Alex Salmond known for 'bullying' behaviour, says Scotland's ex-chief civil servant

Sir Peter Housden tells MSPs there were no ‘egregious’ incidents that needed formal investigation

Alex Salmond was known for “bullying and intimidatory behaviour” and angry outbursts against civil servants who worked for him, Scotland’s former chief civil servant has told MSPs.

Sir Peter Housden, who worked as permanent secretary for the Scottish government when Salmond was first minister, told a Holyrood inquiry the day-to-day running of Salmond’s private office in Edinburgh was “punctuated by this kind of behaviour”.

Giving evidence on oath, Housden said there were no “egregious” incidents involving Salmond which needed formal investigation, nor were there formal complaints against the former first minister or any suggestions of sexual misconduct.

Housden acknowledged he did not directly witness any incidents of bullying and harassment, but he told the committee: “I knew that the former first minister could display bullying and intimidatory behaviour, yes.”

He added later: “I was well aware that those behaviours took place; I had a number of conversations with people who had been on the receiving end of that.”

The committee is investigating the Scottish government’s mishandling of an internal investigation in 2018 into allegations of sexual misconduct against Salmond, and also Nicola Sturgeon’s actions before, during and after that investigation.

The inquiry found Salmond had a case to answer in August 2018 and its report triggered a police investigation into complaints of alleged sexual misconduct against the former first minister – complaints Salmond has consistently denied.

In January 2019 Salmond won a judicial review against the Scottish government after it admitted a key part of its inquiry was mishandled; he was later given £512,000 to cover his legal costs. In March 2020, Salmond was acquitted of 14 charges of sexual assault, including one of attempted rape, after a two-week trial at the high court in Edinburgh.

Sir Peter Housden
Sir Peter Housden, permanent secretary of the Scottish government between 2010 and 2015, appears before the committee. Photograph: WPA/Getty Images

Tensions rose several times during Tuesday’s hearing after Housden refused to confirm whether he warned Sturgeon about the alleged bullying incidents involving Salmond.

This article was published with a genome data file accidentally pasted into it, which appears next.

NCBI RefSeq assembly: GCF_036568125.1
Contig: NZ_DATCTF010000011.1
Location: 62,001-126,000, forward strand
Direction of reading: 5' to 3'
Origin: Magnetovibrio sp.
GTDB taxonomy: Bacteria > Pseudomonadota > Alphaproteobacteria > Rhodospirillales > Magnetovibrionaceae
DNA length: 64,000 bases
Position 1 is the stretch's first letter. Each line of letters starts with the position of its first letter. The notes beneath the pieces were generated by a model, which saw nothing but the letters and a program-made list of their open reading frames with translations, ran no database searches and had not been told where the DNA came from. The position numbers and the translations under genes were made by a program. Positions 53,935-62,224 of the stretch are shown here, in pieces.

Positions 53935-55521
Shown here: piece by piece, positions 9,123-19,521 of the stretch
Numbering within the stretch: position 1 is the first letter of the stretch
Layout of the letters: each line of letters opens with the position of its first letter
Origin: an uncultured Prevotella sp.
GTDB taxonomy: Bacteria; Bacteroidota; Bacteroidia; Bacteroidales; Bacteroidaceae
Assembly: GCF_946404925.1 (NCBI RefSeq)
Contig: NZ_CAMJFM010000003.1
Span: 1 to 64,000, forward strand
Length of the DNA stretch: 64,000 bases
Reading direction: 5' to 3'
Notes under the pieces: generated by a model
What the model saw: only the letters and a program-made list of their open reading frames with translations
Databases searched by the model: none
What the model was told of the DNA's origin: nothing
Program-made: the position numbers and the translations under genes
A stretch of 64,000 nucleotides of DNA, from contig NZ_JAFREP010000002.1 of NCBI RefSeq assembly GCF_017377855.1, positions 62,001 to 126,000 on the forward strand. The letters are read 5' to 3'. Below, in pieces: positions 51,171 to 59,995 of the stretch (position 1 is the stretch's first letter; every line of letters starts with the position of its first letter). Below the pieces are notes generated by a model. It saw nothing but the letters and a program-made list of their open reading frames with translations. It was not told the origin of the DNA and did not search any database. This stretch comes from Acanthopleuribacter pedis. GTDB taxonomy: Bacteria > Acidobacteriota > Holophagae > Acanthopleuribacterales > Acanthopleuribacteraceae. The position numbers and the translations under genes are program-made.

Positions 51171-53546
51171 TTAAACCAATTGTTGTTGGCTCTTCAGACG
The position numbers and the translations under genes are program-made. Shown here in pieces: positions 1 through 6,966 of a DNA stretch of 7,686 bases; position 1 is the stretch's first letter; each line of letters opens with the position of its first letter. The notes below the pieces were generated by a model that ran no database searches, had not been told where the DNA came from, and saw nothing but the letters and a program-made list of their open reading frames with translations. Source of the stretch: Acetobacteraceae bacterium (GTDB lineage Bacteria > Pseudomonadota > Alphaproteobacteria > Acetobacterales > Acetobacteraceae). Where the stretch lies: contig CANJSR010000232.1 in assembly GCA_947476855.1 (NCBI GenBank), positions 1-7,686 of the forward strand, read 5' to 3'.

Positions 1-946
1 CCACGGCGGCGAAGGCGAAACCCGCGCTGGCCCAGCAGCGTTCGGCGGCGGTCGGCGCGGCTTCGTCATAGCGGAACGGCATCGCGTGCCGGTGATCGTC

Housden took over as the Scottish government’s permanent secretary in late 2010, just as the government’s new anti-bullying procedure, part of a new “fairness at work” policy which included ministers, came into force. That policy would have required Sturgeon to be told of any complaints about Salmond’s conduct.

He said he was required by civil service rules to protect the confidentiality of ministers but agreed that under normal circumstances it would be appropriate to notify Sturgeon. He conceded he did raise those issues with a senior minister.

“It would be appropriate in all the settings I’ve worked to speak to a senior member of the administration concerned, yes, but I’m not confirming thereby who I spoke to on these matters in Scotland,” he said.

Alex Cole-Hamilton, a Liberal Democrat MSP, accused Housden of “hiding behind this defence of confidentiality” but was blocked by Linda Fabiani, the committee’s Scottish National party convenor, from pressing Housden to confirm Sturgeon had been told. “We are not putting Mr Salmond on trial at this committee so can we be less specific about people,” Fabiani said.

Housden said he knew of concerns about only a handful of Scottish ministers but said he had never heard of any allegations or rumours of sexual misconduct against any of them, including Salmond.

Civil servants were proud of working for the first minister and “energised” by their job, Housden added. It was, however, extremely demanding and he made sure any concerns about ministers’ conduct were raised with the minister concerned.

Implying he had spoken to Salmond too, Housden said: “I would ensure that the minister concerned knew that I knew.”

He said the civil service had a legal duty of care to its staff. “I think the civil service is entitled to expect ministers are able to control their behaviour and where that had gone beyond reasonable bounds but had not triggered a complaint, it didn’t seem to me unreasonable that that should be a fact that was known about.”

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Severin Carrell Scotland editor

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